I enjoy eating fried food items from time to time (who doesn’t?). I especially like thinking of new foods to fry. These Double Dipped Fried Green Tomatoes have been floating around my head since I watched the movie, Fried Green Tomatoes, years ago.
I’ll admit that while I thought the idea was inventive and sounded good in theory, I wasn’t sure they would actually work. Plus, I wondered if I could eat more than a few in one sitting. Reading this now, it sounds ridiculous.
Sigh….these Double Dipped Fried Green Tomatoes are good. They’re very, very good. So don’t attempt them unless you’re willing to deal with wanting to eat them at every opportunity. Crunchy on the outside, spicy and soft on the inside. Sometimes I dust them with a bit of parmesan cheese, which I know is unnecessary, but so good. You’ll be thinking “Where have you BEEN all my life? Must. Have. Them.”
Originally, I assumed fried green tomatoes hailed from the South, because of the 1991 chick-flick. However, Robert F. Moss, a food historian and writer determined they entered the American culinary scene in the Northeast and Midwest and were actually linked to Jewish immigrants. Thinking about this, it makes sense from a geographical standpoint. Colder temperatures arrive earlier in the Northeast and Midwest, making it necessary to harvest green, unripe tomatoes early. And come to think of it, these tomatoes could be easily substituted for potato latkes during Hanukkah festivities.
Essentially this recipe, makes use of unripe tomatoes, the ones that get plucked from the vine before they have matured. Really then, this recipe and its original variations were created out of necessary (See what I did there? Convincing myself that frying tomatoes is needed). Really any variety of tomato will work, but my parents only grew Roma tomatoes this year, so that is what I used for the recipe. However, I imagine green cherry tomatoes would be exceptional and oh so cute.
Now don’t be trying this recipe with regular ripe, red tomatoes. It won’t work. Green, unripe tomatoes are firmer and drier than ripe ones, so they have less of a tendency to disintegrate when you put them in hot oil. Plus, green tomatoes are usually rock hard have a great acid from the extra bitter seeds and sour flavour. Once fried they have a tart flesh under the crispy coating, which is the perfect vehicle for sauce.
My Double Dipped Fried Green Tomatoes have a sensational crisp coating. It’s was imperative to maximize the coating-to-tomato ratio. I think I mastered it. My secret is to use two different coatings: a spicy chickpea flour/buttermilk coating and then a dredging of fine cornmeal. When you dip the tomato in the delicious chickpea coating and then dredge in the cornmeal, a crispy crunch develops when it lands in the hot oil. It’s the perfect texture to go with the firm, slightly acidic tomato inside.
Chickpea flour is readily available in health food shops, along with many ethnic groceries. It is also known as besan, chana flour, and garbanzo bean flour. You can even make your own out of whole, dry chickpeas if you have a grain mill (I haven’t done this, and have no desire to do this).
My parents, who are vegetarians, remind me constantly that chickpea flour has protein and many vitamins and minerals like folate, iron and calcium. For those vegetarians and vegans out there, chickpea flour can be used instead of regular flour. It’s important though to break up any lumps, and increase the liquid in a recipe by 1/4 cup.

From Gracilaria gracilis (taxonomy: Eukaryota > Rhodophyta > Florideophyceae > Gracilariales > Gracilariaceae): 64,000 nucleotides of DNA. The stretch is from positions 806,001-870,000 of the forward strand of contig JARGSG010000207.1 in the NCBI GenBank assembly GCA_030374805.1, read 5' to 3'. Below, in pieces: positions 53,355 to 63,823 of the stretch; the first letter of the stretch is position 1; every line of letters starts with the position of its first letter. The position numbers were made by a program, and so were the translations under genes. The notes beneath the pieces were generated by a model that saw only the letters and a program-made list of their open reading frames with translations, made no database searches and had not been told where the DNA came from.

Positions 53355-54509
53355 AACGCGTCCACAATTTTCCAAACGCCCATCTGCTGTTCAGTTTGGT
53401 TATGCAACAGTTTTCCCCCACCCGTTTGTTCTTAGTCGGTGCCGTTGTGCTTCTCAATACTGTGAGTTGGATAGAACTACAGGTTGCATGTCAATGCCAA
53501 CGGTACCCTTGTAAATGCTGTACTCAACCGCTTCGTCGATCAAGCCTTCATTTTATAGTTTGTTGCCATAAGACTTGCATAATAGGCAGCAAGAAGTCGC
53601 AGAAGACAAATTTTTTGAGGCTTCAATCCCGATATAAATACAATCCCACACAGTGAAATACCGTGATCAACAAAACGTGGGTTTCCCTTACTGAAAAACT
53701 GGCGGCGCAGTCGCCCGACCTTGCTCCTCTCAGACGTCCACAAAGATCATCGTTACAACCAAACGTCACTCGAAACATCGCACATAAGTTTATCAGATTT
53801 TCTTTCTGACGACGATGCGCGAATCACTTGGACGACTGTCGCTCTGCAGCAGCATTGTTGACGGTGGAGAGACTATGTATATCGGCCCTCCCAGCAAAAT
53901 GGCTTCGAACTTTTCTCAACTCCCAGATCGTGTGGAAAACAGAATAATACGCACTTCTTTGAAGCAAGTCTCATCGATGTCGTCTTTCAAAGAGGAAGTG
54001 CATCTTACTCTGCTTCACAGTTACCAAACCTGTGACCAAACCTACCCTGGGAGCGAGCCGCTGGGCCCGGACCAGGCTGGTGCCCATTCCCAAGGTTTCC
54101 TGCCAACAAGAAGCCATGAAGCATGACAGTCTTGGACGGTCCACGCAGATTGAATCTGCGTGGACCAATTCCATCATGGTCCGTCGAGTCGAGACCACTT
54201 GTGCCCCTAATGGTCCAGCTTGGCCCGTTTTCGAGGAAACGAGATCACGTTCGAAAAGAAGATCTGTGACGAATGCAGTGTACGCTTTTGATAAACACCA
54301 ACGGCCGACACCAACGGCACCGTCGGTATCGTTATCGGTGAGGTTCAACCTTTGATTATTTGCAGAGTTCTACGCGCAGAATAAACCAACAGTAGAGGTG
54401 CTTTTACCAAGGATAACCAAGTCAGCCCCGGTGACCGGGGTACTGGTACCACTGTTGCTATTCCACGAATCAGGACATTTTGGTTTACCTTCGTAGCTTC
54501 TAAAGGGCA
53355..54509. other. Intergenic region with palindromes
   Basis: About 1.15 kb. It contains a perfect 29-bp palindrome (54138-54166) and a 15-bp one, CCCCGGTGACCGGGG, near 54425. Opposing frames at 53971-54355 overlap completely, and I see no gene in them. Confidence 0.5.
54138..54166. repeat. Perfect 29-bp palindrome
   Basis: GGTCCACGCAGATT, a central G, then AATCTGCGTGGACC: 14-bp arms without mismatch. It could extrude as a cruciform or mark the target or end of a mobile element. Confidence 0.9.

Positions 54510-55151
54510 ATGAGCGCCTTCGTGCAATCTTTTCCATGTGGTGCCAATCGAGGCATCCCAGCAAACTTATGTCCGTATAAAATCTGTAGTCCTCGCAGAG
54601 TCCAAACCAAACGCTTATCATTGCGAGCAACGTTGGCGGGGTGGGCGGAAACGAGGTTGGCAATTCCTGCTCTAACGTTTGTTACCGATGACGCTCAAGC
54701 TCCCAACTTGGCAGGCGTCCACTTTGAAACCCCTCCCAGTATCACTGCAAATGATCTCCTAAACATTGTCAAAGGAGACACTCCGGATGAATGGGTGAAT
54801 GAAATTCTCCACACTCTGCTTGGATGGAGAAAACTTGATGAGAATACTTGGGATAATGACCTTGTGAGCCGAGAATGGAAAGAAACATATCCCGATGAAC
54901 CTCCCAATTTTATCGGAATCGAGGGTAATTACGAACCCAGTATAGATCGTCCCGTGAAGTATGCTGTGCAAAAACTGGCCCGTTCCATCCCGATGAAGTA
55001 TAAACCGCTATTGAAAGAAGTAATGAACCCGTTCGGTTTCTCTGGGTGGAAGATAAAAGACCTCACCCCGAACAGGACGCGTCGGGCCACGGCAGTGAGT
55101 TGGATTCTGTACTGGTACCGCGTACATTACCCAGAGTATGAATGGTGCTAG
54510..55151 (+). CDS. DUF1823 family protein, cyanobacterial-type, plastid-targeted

This recipe is not deep frying. It actually uses the technique of shallow frying. However, please exercise enormous caution when lowering things into hot oil and flipping them. Please don’t be shy with the Himalayan salt after the tomatoes have fried. I am aware that salt went into the chickpea batter, but trust me, salt after frying is mandatory.
These Double Dipped Fried Green Tomatoes are eyes-roll-back-in-your-head good. They are simple to make with a huge payoff. Pair with the dip of your choice: Turmeric Aioli (recipe forthcoming) or Butter Chicken Sauce (that’s what’s pictured).
Double Dipped Fried Green Tomatoes
10 to 15 Green Roma Tomatoes, sliced lengthwise into thirds
Chickpea Coating Batter
1 cup chickpea flour
2 cups of buttermilk
1 teaspoon pepper
1 teaspoon sugar
1 teaspoon salt
1 teaspoon paprika
1 teaspoon ground cumin
½ teaspoon ground caraway seeds
1 teaspoon rai (ground mustard seed)
2 teaspoons ground garam masala
3 teaspoons chili powder
1 teaspoon ground, chipotle pepper powder
1 cup fine cornmeal
1 teaspoon paprika
1 teaspoon chili powder
1 teaspoon black pepper
4 cups of vegetable oil for shallow frying
Himalayan pink salt
Butter Chicken Sauce
In a mixing bowl combine all the ingredients of chickpea coating batter, whisk until very smooth. In a pie plate, combine the cornmeal, paprika, chili powder, and black pepper. Line a baking sheet with parchment paper.
Dip each tomato slice in the chickpea batter and then dredge in the cornmeal coating. Set aside on the lined baking sheet. Continue until all the slices are done.
Heat the oil in a deep, heavy Dutch oven over medium-high heat until it reaches 350 degrees Fahrenheit. Gently place 1/3 of the battered tomato slices into the hot oil and cook for a couple minutes on the first side. Carefully turn them over and cook a couple more minutes, until they’re an even golden brown. Using the slotted spoon transfer the fried tomatoes to paper towels to drain. Sprinkle with Himalayan Pink Salt.